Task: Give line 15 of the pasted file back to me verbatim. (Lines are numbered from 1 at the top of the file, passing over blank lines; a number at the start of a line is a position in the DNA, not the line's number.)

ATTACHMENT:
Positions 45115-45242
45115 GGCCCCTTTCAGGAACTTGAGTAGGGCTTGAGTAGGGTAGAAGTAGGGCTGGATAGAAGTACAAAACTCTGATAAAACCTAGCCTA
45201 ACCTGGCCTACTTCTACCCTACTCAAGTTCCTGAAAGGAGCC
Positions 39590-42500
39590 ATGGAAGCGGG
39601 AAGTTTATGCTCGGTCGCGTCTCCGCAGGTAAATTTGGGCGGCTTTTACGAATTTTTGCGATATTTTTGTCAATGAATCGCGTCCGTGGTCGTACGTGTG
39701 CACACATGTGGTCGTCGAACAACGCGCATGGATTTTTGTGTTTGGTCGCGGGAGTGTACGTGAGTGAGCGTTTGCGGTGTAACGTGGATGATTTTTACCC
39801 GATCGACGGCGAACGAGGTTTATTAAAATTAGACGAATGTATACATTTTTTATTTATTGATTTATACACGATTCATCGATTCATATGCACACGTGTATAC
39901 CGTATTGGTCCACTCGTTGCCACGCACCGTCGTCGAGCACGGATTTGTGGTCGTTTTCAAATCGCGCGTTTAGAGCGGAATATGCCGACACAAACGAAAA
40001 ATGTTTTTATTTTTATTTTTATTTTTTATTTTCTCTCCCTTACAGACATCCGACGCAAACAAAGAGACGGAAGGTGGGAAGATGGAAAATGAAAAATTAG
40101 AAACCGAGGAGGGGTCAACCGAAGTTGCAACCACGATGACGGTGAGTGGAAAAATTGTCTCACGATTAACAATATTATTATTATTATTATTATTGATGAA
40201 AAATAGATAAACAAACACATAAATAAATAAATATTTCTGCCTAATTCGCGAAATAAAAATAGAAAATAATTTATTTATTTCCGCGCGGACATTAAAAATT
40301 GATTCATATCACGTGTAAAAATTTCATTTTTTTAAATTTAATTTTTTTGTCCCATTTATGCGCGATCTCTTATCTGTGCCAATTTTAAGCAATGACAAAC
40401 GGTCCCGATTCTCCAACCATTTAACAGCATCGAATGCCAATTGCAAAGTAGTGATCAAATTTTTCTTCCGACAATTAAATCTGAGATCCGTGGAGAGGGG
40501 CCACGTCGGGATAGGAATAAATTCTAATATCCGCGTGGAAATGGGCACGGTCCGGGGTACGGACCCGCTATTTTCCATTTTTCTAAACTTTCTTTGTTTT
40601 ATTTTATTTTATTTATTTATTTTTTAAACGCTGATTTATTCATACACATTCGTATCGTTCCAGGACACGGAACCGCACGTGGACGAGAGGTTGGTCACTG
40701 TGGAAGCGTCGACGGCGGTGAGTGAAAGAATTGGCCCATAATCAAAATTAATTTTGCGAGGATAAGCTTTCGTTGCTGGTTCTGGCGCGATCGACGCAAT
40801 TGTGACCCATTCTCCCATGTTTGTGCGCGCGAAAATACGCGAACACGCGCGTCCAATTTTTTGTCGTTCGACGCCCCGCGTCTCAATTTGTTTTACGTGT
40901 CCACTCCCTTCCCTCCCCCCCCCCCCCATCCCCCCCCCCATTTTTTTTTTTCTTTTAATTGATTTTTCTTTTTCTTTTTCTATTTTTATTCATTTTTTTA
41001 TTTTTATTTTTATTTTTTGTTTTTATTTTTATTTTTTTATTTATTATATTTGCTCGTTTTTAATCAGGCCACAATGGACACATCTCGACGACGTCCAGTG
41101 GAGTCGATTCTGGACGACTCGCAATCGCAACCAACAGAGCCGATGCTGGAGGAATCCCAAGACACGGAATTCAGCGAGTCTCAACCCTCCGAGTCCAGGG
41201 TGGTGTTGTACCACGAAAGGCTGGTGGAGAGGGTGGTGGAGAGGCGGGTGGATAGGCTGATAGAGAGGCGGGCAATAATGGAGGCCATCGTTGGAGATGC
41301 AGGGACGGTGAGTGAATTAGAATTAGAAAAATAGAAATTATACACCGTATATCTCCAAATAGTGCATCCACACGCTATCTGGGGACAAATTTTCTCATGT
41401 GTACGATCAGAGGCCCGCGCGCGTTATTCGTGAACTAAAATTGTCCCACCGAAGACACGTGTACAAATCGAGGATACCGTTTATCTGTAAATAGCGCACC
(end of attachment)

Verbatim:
40501 CCACGTCGGGATAGGAATAAATTCTAATATCCGCGTGGAAATGGGCACGGTCCGGGGTACGGACCCGCTATTTTCCATTTTTCTAAACTTTCTTTGTTTT